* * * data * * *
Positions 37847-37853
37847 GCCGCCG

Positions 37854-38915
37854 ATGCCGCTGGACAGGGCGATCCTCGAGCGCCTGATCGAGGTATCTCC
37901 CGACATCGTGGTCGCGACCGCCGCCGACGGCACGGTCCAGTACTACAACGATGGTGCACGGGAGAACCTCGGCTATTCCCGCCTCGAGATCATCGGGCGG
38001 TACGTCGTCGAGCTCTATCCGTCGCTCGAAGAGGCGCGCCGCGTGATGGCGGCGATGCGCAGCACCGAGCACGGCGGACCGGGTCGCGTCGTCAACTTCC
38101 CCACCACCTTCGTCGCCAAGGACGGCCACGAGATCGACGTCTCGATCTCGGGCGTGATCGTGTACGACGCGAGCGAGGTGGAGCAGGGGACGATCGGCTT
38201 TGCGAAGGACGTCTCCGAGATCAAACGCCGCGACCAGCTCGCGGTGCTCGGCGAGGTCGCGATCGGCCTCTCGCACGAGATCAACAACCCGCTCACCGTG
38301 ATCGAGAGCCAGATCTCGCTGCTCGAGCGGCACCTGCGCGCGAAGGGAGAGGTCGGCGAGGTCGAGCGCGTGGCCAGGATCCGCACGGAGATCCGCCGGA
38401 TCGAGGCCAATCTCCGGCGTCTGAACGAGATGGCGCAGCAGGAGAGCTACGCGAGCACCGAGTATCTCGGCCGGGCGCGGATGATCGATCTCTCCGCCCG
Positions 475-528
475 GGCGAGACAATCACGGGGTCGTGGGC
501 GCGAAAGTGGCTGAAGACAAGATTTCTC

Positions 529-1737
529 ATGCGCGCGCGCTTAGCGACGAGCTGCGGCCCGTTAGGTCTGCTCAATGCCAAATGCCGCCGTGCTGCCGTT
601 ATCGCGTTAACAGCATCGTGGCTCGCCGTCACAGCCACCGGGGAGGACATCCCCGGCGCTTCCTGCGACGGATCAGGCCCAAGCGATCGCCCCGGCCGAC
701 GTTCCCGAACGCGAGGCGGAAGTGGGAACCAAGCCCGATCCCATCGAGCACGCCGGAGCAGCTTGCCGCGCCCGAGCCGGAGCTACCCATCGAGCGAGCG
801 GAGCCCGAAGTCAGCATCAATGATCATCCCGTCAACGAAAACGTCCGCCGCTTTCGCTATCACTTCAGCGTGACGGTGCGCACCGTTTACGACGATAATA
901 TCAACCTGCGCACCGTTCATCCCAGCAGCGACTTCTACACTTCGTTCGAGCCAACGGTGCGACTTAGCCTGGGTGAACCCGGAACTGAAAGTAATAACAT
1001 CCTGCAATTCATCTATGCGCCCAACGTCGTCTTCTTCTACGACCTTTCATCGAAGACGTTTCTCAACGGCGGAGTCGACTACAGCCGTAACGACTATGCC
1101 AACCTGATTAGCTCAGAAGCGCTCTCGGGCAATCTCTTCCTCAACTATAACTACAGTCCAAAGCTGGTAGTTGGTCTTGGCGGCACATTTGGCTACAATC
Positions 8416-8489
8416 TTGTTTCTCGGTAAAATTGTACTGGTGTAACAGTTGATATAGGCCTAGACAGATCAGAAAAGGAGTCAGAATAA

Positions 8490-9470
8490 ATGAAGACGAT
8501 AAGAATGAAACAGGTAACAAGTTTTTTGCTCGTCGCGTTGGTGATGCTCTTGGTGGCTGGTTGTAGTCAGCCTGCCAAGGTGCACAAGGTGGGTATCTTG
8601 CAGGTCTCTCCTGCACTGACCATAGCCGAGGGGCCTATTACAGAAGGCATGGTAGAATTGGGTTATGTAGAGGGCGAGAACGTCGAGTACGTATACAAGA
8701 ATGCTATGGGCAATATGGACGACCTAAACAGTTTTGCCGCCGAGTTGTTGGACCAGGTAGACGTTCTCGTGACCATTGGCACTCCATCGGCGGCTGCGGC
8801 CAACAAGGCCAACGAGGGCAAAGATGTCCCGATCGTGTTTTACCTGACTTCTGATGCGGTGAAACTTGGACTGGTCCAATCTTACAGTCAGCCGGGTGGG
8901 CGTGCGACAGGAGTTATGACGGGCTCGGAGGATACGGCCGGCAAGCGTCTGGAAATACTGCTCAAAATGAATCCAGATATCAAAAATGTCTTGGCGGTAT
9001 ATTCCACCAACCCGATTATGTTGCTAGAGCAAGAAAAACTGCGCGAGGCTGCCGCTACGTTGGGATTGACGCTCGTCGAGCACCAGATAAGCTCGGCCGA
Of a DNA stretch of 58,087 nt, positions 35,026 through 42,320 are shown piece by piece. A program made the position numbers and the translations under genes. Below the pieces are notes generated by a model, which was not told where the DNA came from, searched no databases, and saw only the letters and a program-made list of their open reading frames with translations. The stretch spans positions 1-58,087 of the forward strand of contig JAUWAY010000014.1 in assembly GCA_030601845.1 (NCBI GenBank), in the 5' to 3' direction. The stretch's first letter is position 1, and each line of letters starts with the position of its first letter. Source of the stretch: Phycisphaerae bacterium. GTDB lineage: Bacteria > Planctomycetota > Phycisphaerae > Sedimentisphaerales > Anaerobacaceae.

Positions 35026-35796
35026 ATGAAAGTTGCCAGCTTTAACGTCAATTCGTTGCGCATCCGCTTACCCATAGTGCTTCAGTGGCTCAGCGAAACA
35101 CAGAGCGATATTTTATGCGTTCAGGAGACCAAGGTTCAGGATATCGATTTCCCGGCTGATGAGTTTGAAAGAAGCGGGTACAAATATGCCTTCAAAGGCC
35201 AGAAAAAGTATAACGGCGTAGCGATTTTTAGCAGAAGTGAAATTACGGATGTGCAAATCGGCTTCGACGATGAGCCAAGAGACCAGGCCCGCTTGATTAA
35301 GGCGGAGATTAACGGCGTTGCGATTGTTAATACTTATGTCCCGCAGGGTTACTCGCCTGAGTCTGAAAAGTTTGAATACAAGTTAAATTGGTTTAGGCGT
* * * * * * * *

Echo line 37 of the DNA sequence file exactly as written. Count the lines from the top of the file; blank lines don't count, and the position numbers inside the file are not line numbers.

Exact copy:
35301 GGCGGAGATTAACGGCGTTGCGATTGTTAATACTTATGTCCCGCAGGGTTACTCGCCTGAGTCTGAAAAGTTTGAATACAAGTTAAATTGGTTTAGGCGT